Michael Orenic has resigned as president of Struthers City Council in the wake of his defeat in Tuesday's Democratic primary. To Orenic we say, "Good riddance to bad rubbish."
Harsh words, indeed, but considering the vitriolic message he left on Mayor Daniel Mamula's answering machine on the eve of the election, we believe that such a sentiment is justified. "Bad rubbish" doesn't come close to describing his behavior.
Orenic needs to recognize that he alone is to blame for voters rejecting him, and that his opponent in the race, Danny Thomas, was simply the beneficiary of the turn of events. "If the community wants this guy [Thomas] so badly as president of council, he can start tomorrow," he said after the votes were counted.
No, Mr. Orenic, the voters didn't want Thomas so badly, they just didn't want you around -- not after you telephoned the mayor and said in the message that you would pray to God every night that his children and grandchildren get hooked on drugs.
You, a Catholic school principal, are willing to pray to God to punish the innocent just because of a political disagreement. Have you no shame? Even the rough-and-tumble of politics has its limits and you went beyond them.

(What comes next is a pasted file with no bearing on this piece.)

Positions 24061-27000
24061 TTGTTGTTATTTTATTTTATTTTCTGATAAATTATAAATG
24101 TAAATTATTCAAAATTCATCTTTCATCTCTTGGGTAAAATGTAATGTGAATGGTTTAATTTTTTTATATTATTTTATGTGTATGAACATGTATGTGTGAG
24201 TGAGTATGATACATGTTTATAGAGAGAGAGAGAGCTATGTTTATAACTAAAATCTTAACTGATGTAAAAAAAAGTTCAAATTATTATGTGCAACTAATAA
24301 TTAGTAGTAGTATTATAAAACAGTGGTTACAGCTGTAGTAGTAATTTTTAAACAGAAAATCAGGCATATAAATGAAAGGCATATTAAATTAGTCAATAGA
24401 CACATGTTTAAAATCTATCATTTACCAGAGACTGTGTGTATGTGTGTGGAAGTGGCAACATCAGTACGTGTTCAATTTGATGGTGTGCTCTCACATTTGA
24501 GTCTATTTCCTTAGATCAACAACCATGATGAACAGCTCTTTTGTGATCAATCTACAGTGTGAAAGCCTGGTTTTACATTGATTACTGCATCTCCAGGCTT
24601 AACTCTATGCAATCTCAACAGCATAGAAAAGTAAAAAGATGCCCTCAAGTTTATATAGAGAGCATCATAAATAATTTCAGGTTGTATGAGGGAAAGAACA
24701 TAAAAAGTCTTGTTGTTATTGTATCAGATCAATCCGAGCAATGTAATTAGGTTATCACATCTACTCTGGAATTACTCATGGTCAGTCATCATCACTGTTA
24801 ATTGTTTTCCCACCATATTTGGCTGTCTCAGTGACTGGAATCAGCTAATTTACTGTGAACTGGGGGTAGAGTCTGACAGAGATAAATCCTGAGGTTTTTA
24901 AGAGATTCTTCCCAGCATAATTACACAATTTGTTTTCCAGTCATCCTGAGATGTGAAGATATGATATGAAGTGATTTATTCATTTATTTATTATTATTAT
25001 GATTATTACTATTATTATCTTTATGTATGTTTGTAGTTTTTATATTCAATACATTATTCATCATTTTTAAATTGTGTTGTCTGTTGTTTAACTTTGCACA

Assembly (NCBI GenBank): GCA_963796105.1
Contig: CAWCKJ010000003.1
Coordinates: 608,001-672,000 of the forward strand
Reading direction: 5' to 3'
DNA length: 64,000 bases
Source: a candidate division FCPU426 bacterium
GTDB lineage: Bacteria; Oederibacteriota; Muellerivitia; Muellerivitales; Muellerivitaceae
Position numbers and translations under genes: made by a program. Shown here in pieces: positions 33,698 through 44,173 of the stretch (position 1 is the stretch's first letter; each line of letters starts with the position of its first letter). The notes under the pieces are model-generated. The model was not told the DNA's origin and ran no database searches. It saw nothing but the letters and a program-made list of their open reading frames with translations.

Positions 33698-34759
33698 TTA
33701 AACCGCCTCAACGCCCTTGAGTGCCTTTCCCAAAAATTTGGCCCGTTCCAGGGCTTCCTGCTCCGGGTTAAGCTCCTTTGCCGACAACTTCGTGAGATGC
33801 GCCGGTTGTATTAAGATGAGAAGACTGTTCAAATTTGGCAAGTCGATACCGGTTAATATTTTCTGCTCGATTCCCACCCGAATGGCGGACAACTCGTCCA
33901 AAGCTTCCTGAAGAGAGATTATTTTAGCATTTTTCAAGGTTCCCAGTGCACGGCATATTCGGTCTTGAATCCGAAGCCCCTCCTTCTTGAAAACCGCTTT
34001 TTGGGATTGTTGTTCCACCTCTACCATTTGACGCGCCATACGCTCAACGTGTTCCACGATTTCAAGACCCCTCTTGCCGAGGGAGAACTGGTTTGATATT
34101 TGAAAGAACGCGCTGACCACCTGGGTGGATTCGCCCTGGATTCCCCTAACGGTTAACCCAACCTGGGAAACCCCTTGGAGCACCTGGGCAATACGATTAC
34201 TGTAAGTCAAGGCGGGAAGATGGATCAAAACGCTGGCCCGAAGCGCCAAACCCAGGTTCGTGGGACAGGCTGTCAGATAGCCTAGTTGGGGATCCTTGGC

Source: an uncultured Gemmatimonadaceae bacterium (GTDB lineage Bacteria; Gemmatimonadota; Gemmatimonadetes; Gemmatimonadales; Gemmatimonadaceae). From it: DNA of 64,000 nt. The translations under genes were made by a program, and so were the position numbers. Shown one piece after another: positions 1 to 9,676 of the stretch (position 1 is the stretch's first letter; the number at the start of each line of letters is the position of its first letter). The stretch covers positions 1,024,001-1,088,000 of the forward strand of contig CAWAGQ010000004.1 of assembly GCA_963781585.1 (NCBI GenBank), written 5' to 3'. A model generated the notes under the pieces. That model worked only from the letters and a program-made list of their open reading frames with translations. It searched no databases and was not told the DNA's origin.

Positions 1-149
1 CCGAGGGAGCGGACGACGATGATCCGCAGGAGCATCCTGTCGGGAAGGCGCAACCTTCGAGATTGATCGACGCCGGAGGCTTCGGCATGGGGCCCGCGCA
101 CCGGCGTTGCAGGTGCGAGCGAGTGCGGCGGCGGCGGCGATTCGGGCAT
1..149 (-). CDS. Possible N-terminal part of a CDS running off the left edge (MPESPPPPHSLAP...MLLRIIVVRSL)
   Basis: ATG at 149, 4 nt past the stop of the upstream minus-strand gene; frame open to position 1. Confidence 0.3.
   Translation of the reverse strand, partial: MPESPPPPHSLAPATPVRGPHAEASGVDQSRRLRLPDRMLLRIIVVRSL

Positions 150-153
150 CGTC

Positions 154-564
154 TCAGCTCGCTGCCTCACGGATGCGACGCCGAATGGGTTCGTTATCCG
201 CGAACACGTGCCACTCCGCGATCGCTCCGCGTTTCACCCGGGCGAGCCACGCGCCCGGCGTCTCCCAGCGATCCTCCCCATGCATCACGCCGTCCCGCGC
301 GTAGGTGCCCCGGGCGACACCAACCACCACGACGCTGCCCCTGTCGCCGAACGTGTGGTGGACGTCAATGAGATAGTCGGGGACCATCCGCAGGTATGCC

Thuggish behavior: Orenic was angry with Mamula for endorsing Thomas, whose 1987 conviction for using a telephone to distribute cocaine was erased by a pardon in 1999 from President Clinton. He contends that the mayor had pledged not to get involved in the race. If what he's saying is true, he had every reason to feel betrayed. But his "a plague on your house" type of reaction reflected the kind of thuggish behavior that has no place in politics.
Why are we so strident in our criticism of the former council president? Because we endorsed him for re-election over Thomas. We weren't sold on the challenger, who is in his second term as the 1st Ward councilman, and we concluded after interviewing both candidates that the incumbent, after nine terms, had made a persuasive case for re-election.
But that was before he revealed a side of himself that we had not previously seen. Yes, he was animated when he talked to members of the newspaper's editorial board about Thomas' drug conviction. He explained that a relative of his had died from a drug overdose. But there wasn't any of the venom that he spewed in his telephone call to Mamula.
We are hard-pressed to understand how a school teacher who comes into daily contact with young people can wish evil upon the children or grandchildren of a political opponent with whom he has a political difference.
Forgiveness: Orenic's last-minute apology for bringing Mamula's family into the race did not sway the electorate -- and certainly doesn't impress us. Even though he is no longer a public official, he has the duty as a human being to tell the Mamula family that he is sorry for what he said and to ask God's forgiveness and mercy.